Our second priority is to use the information we get from collecting blood on a regular basis to enhance women’s health as a whole, and close the gender data gap that exists in healthcare. We are able to biobank some of the data, if women consent to it being used for research. There’s still so much we don’t know about regarding women’s specific conditions and so we need women to participate in research and engage with clinical trials. That’s the only way we can study female biology and start to close that gender data gap. With the Q-Pad™, because it’s so easy to collect the samples, we hope that women will be willing to participate in clinical trials.

What's even more shocking is that we are studying conditions that are primarily affecting women on male biology, which makes absolutely no sense to me.

Are there any data points about women's health that have surprised or motivated you to keep going?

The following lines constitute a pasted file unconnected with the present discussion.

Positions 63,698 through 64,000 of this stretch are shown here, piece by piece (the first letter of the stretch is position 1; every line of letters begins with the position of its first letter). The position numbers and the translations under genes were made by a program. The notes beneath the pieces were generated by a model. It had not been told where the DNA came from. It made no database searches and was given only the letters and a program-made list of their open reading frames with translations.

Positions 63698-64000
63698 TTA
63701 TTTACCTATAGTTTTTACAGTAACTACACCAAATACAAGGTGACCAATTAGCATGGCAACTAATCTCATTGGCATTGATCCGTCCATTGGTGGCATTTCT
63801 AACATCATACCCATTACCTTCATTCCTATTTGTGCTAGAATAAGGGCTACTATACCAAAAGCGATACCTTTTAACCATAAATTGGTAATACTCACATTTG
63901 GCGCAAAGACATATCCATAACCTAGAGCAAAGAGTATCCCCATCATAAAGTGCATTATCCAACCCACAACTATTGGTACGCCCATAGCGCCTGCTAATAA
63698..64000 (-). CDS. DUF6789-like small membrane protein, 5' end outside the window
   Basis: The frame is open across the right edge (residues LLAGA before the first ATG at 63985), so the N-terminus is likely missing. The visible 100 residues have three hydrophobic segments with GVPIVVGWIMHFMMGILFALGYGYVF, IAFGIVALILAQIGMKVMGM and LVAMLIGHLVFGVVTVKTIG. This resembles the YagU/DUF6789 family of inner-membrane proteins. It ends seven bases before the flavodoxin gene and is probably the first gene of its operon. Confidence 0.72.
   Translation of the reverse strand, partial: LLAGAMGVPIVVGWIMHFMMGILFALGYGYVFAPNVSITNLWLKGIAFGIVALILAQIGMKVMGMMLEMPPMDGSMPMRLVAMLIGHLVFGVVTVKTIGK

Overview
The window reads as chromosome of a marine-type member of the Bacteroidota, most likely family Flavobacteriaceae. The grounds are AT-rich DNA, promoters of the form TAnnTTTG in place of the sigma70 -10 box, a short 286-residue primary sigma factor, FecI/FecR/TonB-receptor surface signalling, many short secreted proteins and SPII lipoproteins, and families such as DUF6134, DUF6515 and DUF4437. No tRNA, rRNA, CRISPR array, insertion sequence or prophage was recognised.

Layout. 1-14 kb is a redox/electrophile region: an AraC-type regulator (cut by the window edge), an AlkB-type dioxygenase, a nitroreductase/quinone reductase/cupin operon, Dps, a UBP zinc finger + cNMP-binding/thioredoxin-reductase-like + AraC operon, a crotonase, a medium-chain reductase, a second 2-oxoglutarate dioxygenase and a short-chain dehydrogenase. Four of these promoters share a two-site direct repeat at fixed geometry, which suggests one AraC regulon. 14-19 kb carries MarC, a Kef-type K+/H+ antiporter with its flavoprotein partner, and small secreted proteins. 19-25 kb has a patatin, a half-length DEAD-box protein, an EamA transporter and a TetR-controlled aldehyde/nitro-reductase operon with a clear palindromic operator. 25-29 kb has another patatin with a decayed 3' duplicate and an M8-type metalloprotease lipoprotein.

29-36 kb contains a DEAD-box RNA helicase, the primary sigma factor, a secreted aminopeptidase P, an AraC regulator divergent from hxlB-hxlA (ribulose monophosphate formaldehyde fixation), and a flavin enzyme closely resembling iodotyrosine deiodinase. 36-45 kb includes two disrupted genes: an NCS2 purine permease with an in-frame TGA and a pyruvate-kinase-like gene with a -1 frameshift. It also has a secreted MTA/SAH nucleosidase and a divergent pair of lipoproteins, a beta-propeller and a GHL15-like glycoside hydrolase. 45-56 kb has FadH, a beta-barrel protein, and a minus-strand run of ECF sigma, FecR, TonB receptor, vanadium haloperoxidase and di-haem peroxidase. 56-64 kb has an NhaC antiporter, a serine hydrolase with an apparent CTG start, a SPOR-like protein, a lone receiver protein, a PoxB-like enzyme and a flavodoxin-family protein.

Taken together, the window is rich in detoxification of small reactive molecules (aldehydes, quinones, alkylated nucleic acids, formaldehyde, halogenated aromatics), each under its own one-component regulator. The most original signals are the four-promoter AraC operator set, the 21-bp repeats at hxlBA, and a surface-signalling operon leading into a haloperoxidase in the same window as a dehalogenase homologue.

Sara: One thing is that women have not been included in clinical trials, equally. But what’s even more shocking is that we are studying conditions that are primarily affecting women on male biology, which makes absolutely no sense to me. An example is chronic pain. 70% of chronic pain patients are female but 80% of clinical trials to find solutions are conducted on males. So the drugs coming out of that may not be as effective as they should be for women. That shocks me. The consequences in my mind are pretty significant because what drugs were not approved? Or never made it to phase two of trials because they were not effective on males but could have been effective for females, had they been studied on? We are behind on women’s health and we really have some catching up to do. [3].